Many Americans are waking up shocked. But the writing has been plastered on the wall in permanent ink for a while. According to the New York Times, over 100 anti-abortion bills that restrict or ban abortions were passed in 19 states” in 2021. 2022 was turning out to be no better, with 33 restrictions in 9 states having been enacted and over 500 restrictions introduced so far this year.

Regardless of how the final epitaph reads, judicial conservatives have made it clear that we were in the midst of witnessing the end of Roe v. Wade as we know it. As a result, reproductive justice advocates and practitioners will need all kinds of support, way more than the little that has been given to them in the past.

How much is that? According to research assembled by the National Committee on Responsive Philanthropy (NCRP), between 2015 and 2019 only $1.7 billion dollars was designated specifically for reproductive rights. Of those limited funds, only 21% or $361 million was explicitly designated for abortion rights and services. That might sound like a lot, but really isn’t when you consider that in 2019 alone, foundation giving in the US totaled $76 billion.

So what can you do if your foundation’s grantmaking falls outside of this issue area? Actually, a lot.

Like many foundations, the guidelines for our discretionary grants are relatively broad to allow trustees to support a range of personal interests. Even with this considerable leeway, over the past four years, more than 50% of our Board’s discretionary grants have been awarded to work that is complementary and intersects just beyond our guidelines. As foundation leaders, we have the opportunity to use the urgency of this era and the scale of the threats we face. These are just some new ways that we can partner with our trustees:

Be supportive.
While discretionary is at the user’s behest, it doesn’t have to happen in isolation. As foundation leaders and staff, we often have ongoing communication with our Board members. Over time, as we learn more about our trustee’s discretionary interests, we can look for connections to our broader grantee networks. We can also encourage trustees to reach out when they are troubled by the state of the world, and use our colleagues and networks to identify groups they may not otherwise learn about.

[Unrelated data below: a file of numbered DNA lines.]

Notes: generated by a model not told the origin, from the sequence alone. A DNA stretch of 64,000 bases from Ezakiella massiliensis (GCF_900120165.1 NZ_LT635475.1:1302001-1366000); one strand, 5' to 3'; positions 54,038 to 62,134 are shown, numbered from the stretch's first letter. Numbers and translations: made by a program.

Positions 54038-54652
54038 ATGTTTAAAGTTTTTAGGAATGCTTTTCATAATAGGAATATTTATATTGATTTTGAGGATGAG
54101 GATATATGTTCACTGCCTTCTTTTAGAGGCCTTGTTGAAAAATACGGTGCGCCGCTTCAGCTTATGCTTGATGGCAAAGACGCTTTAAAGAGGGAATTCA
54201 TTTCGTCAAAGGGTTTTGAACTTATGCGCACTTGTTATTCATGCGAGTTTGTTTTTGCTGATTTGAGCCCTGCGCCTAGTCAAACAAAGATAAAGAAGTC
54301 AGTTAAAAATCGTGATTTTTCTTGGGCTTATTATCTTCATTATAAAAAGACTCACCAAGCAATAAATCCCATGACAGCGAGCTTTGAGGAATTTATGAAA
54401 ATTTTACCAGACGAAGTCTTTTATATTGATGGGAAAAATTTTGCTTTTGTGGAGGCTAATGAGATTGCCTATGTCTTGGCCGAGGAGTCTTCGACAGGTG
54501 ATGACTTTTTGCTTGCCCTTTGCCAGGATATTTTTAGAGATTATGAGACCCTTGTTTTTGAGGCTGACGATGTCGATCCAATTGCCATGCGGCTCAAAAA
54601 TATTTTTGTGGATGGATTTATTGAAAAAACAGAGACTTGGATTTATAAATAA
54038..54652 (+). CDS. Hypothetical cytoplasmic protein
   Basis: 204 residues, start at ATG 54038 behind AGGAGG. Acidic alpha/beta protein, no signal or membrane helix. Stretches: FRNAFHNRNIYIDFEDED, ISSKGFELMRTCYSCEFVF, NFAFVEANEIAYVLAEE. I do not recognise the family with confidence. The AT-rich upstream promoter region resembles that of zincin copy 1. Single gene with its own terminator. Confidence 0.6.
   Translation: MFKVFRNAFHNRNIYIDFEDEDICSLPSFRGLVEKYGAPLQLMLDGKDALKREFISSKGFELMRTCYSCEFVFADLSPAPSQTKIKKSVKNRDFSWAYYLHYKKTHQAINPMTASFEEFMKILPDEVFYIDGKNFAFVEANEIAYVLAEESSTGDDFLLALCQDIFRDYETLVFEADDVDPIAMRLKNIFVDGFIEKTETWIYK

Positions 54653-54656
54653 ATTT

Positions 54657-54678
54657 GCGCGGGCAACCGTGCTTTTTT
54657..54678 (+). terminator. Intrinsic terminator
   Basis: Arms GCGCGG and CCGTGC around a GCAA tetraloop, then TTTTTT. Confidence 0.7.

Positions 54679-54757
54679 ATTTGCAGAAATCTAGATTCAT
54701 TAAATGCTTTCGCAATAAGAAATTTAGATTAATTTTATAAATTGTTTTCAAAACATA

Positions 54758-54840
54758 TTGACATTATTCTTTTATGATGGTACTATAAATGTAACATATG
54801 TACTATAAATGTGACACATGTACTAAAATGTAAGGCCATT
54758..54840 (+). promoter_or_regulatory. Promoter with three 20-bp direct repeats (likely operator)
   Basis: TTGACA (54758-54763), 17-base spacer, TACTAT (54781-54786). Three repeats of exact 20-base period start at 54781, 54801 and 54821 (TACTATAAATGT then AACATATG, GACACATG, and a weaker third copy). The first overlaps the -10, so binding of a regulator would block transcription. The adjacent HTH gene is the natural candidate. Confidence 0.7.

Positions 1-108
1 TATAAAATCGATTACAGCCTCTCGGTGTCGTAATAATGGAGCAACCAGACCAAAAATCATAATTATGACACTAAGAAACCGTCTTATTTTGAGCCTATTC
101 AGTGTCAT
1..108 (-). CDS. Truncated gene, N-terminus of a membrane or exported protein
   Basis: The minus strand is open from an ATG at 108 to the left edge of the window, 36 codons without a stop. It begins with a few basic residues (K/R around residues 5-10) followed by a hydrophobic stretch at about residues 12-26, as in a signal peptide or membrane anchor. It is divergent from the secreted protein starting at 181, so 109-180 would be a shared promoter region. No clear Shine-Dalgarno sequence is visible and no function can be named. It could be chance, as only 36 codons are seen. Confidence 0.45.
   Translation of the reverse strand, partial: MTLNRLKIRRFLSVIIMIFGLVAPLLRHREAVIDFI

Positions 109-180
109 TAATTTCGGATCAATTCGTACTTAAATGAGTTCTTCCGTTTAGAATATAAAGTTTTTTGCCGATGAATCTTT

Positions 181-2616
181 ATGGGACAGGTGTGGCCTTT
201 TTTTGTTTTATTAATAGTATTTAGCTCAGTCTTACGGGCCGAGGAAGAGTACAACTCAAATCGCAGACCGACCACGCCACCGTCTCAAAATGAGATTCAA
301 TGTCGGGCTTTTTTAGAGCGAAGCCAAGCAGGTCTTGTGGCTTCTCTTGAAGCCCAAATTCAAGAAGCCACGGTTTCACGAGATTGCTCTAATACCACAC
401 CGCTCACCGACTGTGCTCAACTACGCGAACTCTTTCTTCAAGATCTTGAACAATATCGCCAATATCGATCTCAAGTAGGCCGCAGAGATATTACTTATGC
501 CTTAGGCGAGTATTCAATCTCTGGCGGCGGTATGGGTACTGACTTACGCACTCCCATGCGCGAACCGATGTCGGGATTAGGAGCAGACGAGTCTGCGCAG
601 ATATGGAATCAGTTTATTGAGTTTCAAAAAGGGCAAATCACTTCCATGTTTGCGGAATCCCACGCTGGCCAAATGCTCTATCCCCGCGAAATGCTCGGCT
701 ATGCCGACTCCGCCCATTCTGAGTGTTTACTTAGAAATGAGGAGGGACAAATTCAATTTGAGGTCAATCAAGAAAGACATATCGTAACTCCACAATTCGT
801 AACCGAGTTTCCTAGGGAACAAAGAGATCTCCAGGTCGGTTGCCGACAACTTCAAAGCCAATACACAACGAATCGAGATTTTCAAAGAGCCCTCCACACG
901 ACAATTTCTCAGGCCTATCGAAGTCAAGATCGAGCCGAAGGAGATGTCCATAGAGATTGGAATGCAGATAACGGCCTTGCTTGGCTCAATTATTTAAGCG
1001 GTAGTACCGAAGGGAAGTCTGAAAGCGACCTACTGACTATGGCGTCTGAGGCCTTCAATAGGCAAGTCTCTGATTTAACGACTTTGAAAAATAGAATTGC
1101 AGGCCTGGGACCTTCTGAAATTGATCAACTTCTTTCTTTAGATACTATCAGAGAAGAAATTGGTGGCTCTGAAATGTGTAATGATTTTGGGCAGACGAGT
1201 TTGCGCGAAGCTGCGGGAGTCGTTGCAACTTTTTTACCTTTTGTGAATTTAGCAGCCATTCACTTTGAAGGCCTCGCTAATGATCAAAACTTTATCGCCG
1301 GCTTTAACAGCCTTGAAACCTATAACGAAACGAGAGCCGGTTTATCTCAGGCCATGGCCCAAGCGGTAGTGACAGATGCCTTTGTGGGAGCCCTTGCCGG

Connect the dots.
Our grantees don’t lead single-issue lives. We often learn much more about their work than what we share with our Boards. We can add a footnote to a grant recommendation, talking point to our presentation, or general observation in our leadership reports about the intersections we’re observing between climate change and reproductive justice or childhood poverty and reproductive justice. We can be more explicit about how our funding recommendations overlap with emerging issues and time-sensitive requests (e.g., abortion access, climate disaster relief, migration crisis).

Color outside the lines.
Sometimes, even when we look for the connections between our strategy and emerging issues, it isn’t immediately visible. In those moments, be flexible and focus on helping trustees direct their funds towards funding community-led movements for social justice. While we know organizing and movement work is transformative, there remains a significant gap between funding for white-led organizations and BIPOC-led organizations, especially those led by women, trans, and gender-expansive leaders. Supporting movements and BIPOC leaders will have an impact, even when it’s outside of your defined mission or strategy.

Expand the choir.
A concise and accessible set of rapid response or discretionary giving recommendations can help individuals learn about BIPOC-led and other often overlooked community-led efforts. When preparing grant suggestions for an individual board member, consider sharing them with the full board. And, make it easy to forward as an email to friends and family, or consider creating a sample email or easily shareable links for social media.

Partner with others.
While we continue learning to make deeper personal and organizational connections at the intersection of movements for social justice, it’s OK to jump in and make grants while we learn.

Read the full article about supporting reproductive justice by Molly Schultz Hafid and Brandi Collins-Calhoun at the National Committee for Responsive Philanthropy.